Build Your Fallout Shelter From Barter Goods, by Mr. Yankee

I am just paranoid enough in this uncertain world to think that I’d be better off with a fallout shelter than not. Oh sure, you can throw together an expedient shelter in a few hours, but I think I’d be farther ahead adding some mass to the ceiling and walls of a basement room. Here’s how I plan to do it and I think the plan will work for anyone with a similar situation.

My basement is of poured concrete with no interior walls. My shelter will be created by converting the most earth shielded quarter of the basement into a shielded room. For ease of construction with a minimum of fit I’m making the shelter 8×12 so that I can use standard 4×8 foots sheets of plywood and 8 foot 2x4s. The walls are easy enough – just begin by sectioning off the designated area with two interior walls. Add shelves to the inside and outside of them so that whatever is on the shelves on both sides of the wall add mass. Jugs of water and canned food on one side and stacked ammo and other gear on the inside would all slow down any errant particles. This wouldn’t be as efficiently as 6 feet of concrete, but as with all things preparedness related – work with what you’ve got and dual use is the key. The exterior walls are shielded by earth and thus should be fine, but I’m leaning toward building shelving or cabinets against at least one exterior wall anyway. That leaves just the ceiling.
By screwing 3?4-inch plywood directly onto the bottom of the existing floor joists, I create 10 inches of storage space above the plywood and between the 2×10 joists. I can fill this space with material to add fallout protection. Traditionally this would be done with poured concrete. That sort of added weight will require additional support. That’s where the shelving and interior walls come in. By running 2x4s under the existing first floor joists so that each joist rests on six 2x4s (two feet apart) and the 2x4s are in turn are supported on each end by the top of the interior walls/shelving units that would support quite a bit of weight. Now what should I add to the newly created ceiling storage space?
I ruled out the poured concrete as a waste of space almost immediately. Initially I considered #10 cans of dehydrated food. But that would not be a dense enough material to stop a significant amount of fall out. I considered ammunition, but even though lead is an excellent shielding material I believe that would be prohibitively expensive. It would take a LOT of ammo to fill a 10×12 surface even six inches deep. That brings me to my latest idea prompted by a posting on Survivalblog regarding barter goods. SF in Hawaii wrote that:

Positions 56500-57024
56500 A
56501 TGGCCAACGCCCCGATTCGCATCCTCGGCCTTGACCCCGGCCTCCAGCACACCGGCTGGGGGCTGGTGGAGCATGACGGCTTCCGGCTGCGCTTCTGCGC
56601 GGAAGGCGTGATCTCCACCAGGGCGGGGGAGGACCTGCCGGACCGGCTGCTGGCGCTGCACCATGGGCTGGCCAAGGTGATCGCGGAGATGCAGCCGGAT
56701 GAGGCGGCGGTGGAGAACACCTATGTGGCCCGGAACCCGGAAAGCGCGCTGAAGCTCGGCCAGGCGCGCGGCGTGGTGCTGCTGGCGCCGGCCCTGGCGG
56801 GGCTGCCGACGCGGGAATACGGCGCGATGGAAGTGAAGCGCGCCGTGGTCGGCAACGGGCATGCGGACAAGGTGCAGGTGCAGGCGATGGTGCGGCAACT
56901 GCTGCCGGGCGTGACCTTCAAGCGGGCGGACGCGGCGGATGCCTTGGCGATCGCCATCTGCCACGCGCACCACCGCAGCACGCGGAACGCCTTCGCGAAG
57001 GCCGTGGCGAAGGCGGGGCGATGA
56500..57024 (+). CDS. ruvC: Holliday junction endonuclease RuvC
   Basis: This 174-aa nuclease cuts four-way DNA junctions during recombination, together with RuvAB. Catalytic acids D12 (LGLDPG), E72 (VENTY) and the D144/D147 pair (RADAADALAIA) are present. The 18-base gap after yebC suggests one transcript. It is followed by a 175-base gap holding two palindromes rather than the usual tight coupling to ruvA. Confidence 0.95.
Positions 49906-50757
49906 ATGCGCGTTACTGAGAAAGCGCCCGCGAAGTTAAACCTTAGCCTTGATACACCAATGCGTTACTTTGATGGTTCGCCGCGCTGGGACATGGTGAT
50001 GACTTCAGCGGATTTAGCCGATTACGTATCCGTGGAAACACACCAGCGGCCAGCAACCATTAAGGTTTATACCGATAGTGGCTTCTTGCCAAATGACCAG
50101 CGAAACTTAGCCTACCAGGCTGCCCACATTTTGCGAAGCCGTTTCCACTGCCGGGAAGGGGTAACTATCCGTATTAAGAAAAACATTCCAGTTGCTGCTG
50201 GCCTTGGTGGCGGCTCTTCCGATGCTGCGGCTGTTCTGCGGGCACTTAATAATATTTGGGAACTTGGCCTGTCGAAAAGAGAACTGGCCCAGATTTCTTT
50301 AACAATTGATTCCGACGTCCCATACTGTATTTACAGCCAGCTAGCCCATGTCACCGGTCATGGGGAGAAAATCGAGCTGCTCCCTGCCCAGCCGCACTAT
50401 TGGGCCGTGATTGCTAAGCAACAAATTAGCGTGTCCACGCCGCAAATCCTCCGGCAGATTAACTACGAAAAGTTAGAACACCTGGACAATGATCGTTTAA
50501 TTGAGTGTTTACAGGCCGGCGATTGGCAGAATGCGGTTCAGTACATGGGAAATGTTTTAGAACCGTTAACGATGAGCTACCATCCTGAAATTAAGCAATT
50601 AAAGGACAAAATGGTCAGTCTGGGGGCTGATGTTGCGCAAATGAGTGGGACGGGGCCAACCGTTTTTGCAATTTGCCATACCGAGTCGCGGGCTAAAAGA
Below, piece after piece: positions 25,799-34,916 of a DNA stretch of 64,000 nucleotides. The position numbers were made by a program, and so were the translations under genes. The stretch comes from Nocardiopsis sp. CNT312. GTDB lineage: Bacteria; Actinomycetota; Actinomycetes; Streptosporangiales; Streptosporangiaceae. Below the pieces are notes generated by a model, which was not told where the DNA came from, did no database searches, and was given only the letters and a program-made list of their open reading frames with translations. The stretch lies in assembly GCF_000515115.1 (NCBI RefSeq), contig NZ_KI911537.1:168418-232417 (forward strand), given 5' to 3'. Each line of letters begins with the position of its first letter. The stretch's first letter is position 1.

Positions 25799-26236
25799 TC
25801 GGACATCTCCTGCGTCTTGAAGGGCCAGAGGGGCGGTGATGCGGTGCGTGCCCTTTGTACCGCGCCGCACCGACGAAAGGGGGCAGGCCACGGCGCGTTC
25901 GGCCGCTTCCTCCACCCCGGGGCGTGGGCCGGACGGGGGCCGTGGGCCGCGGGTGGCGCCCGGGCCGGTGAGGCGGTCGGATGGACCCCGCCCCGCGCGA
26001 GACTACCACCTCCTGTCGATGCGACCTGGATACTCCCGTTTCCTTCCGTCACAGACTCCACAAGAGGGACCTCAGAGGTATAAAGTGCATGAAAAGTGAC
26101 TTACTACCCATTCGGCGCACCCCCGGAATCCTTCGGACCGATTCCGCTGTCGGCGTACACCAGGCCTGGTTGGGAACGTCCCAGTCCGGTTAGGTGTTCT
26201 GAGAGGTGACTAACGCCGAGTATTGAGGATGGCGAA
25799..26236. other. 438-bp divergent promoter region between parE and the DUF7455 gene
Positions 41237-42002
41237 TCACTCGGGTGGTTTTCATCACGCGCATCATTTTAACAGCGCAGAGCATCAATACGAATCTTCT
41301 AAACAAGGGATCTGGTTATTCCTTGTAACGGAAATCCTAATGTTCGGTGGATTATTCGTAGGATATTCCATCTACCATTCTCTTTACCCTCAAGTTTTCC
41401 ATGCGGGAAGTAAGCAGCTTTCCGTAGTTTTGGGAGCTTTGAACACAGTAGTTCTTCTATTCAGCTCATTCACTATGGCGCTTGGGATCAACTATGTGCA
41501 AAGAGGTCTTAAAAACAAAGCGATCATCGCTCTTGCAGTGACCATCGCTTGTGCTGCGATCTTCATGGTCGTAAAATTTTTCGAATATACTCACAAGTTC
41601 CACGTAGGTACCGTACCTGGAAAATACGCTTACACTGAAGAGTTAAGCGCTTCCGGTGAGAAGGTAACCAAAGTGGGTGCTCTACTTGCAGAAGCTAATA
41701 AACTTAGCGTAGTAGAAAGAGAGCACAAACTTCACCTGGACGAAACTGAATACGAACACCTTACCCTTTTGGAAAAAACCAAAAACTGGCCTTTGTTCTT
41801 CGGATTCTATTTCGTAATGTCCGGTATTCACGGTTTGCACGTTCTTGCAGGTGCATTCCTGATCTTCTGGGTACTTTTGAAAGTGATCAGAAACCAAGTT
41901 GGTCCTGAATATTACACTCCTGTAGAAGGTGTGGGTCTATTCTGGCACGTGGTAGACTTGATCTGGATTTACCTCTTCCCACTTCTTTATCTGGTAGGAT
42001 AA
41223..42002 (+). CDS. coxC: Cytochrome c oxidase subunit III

“Salt is (1) very cheap now (2) can be sold in small packages at market (3) virtually impossible to obtain in TEOTWAWKI if you are away from the ocean (4) required for life. Add in iodized salt and doubly so. Remember the Goiter belts? (5) Divisible as it is a powder (6) recognizable by taste (7) virtually indestructible.” And “A $100 investment in salt now could easily be worth a fortune in another time and place.”

I have noted the importance of salt for home canning, meat preservation, and hide tanning in a post-electric world, and have one pound boxes of iodized salt taking up space in my basement already. Now factor in that for our water softener I have salt delivered to my door at fifteen cents per pound in 40 lb bags (also already stacked up and taking up space in my basement!). There’s 250 lbs of salt already on hand and taking up storage space that could be freed up. I think the course is clear. My shelter ceiling will be filled with salt. It is cheap, easy to obtain, easily dividable into marketable sizes, needed for life, and when sealed in the plastic bags it is delivered in and stored in what is probably the driest place in my home – ought to store forever.

JWR Adds: Be sure to over-engineer the bracing required when you add weight to a basement ceiling. A “dead load” can become a killing load if you under-engineer it. When designing, think in terms of both the blast wave from nuclear detonations and the effects of earthquake. If you aren’t confident that your design is like a proverbial “Brick Schumer House”, then talk to a structural engineer before you proceed. Better safe than sorry!